For more than two decades, Walmart stores have partnered with cities, counties, ODOT and Oregonians to bring customer choice to communities around the state.
In mid-September we were pleased to announce our hopes to bring a new Walmart to Warrenton that will help people save money and live better.
The Warrenton Walmart will offer a full-service grocery department, direct access to $4 generic prescriptions, and the more than 60 traditional departments featured in all of our stores. We believe we are presenting the North Coast with an ideal store in terms of size, orientation and merchandise and we will continue partnering hand-in-hand with city staff throughout the application process.
As our plans are under way, I wanted to address a couple statements from The Daily Astorian's recent editorial "Can local retailers survive Walmart?" The article accused Walmart of being disinterested in the local community, a claim that couldn't be farther from the truth.
Walmart considers itself a citizen of the communities we serve. We provide good jobs for people who need either full- or part-time work or management positions and we offer many opportunities for growth and promotion. More than 10,000 Oregonians are Walmart associates, with those working hourly schedules earning an average of $12.12 per hour. Many members of management in our company started as cashiers or clerks. The Warrenton Walmart could offer as many as 300 jobs, effectively keeping more dollars in the local area.
Walmart reaches outWalmart is involved with schools, youth programs, at food banks, as Special Olympics volunteers, at SOLV clean-up days, and this year we awarded 80 Oregon teachers with gift cards for classroom supplies through the Teacher Rewards program. These are just a few of the many programs in which we are involved throughout the state.
Last fall, Walmart committed $250,000 to the Oregon Food Bank Network and participates in the continuous Fresh Alliance food recovery program, donating close-dated meat, dairy and produce that would have otherwise been destroyed, every day. This program rescued and delivered 750,000 pounds of food from the shelves of our Oregon Walmart stores to the tables of struggling families and individuals since the beginning of the year. The Nyssa Community Food Pantry, one of many recipients, counts 5,762 pounds of food on their tables through these efforts.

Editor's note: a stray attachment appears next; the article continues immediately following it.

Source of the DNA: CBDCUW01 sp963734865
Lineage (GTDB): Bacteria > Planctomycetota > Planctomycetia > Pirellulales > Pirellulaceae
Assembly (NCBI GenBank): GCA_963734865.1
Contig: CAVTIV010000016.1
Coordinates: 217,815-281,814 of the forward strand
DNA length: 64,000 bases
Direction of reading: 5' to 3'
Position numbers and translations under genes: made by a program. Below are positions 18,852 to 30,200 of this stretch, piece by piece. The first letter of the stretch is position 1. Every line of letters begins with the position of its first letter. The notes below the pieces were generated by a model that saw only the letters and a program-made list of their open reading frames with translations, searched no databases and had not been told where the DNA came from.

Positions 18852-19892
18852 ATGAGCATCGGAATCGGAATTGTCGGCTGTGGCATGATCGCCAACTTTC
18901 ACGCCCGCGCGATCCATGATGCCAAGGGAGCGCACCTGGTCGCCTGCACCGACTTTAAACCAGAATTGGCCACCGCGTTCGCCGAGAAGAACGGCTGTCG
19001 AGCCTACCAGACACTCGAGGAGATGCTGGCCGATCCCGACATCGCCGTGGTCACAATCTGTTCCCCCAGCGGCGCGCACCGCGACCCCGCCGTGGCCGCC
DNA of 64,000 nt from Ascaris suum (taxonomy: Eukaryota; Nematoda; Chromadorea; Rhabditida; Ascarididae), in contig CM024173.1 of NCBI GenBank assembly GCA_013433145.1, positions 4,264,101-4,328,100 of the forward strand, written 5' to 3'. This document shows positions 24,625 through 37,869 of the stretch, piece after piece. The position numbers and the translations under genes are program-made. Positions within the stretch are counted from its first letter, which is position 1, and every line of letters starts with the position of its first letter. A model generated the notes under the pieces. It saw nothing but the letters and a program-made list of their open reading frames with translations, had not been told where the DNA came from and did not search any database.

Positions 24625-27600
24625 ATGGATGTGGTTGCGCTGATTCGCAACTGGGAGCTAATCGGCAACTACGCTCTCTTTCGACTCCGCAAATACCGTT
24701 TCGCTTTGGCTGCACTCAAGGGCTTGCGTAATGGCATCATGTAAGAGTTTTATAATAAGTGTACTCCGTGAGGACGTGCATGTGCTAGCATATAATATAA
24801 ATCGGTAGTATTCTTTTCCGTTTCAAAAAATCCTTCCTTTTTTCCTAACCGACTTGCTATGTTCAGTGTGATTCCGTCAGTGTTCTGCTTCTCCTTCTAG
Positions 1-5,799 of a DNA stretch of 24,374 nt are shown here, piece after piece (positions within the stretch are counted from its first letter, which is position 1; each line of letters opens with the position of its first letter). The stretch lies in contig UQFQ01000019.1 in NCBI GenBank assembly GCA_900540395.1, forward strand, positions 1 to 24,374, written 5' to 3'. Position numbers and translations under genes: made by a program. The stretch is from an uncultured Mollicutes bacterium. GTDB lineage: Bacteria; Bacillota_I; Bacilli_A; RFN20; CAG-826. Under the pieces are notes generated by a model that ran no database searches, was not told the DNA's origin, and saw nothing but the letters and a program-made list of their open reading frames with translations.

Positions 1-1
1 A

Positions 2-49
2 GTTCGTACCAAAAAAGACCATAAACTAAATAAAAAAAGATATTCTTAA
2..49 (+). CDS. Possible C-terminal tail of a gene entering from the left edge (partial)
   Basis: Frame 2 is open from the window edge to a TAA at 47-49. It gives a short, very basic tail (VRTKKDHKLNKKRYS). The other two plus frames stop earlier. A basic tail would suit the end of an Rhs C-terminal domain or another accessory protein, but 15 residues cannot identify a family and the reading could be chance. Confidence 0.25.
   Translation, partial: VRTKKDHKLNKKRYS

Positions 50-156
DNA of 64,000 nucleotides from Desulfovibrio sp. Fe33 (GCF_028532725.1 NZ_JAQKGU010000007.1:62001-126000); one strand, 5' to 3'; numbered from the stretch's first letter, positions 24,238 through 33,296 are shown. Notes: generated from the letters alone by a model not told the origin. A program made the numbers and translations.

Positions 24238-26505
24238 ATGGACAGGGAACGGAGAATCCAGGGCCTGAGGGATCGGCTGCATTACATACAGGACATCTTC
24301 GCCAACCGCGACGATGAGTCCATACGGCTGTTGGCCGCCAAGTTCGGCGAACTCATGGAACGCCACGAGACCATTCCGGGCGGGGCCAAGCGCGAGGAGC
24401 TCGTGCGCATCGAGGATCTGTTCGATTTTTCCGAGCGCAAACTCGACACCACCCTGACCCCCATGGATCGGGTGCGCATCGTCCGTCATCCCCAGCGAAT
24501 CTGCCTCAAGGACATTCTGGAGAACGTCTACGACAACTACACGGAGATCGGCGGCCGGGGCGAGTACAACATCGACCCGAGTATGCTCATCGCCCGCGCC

Walmart associates come from all walks of life. They are invested in the places where they live, work and play just like the company they work for. Walmart stores traditionally award grants all year, as well as through the Wal-Mart Foundation State Giving Program. In total, Walmart and its foundation contributed $3.2 Million to Oregon nonprofit organizations during 2008.
Cities such as Medford and Eugene have had a Walmart presence for more than 15 years. With an influx of national retailers, as well as locally owned stores that carry specialty items - they also have shopping districts that continue to thrive.
The editorial that appeared in your paper made a point of mentioning the 21.1 million results that come up in a Google search of Walmart opposition, but failed to mention that a Google search of Walmart support yields 130 million results. However, we would argue that a better way of determining Walmart's interest in the local community is to look at what we've accomplished in the Oregon locations where we do business. The real story includes the support we've lent to education, hunger relief and other charitable causes, jobs we've maintained and added, the emphasis we've placed on volunteerism and the efforts we've made to run smarter, more energy-efficient and sustainable stores that provide locally grown organic produce choices far beyond the "Chinese-made goods" mentioned in this paper. In fact, Walmart is the largest purchaser of product manufactured in the U.S.
I would urge your readers to consider what Walmart can bring to the Warrenton community before dismissing our company, our people or our commitment to the communities in which we operate. We encourage anyone interested in learning more about how Walmart weaves into the fabric of local communities to visit our Web site (www.walmartstores. com/communitygiving). We look forward to an honest discussion with the people of Warrenton and believe we would make a great addition to the community.
Kal Patel is Wal-Mart Stores Inc. regional general manager - vice president for store operations in Oregon, Washington, Idaho, Alaska and Hawaii.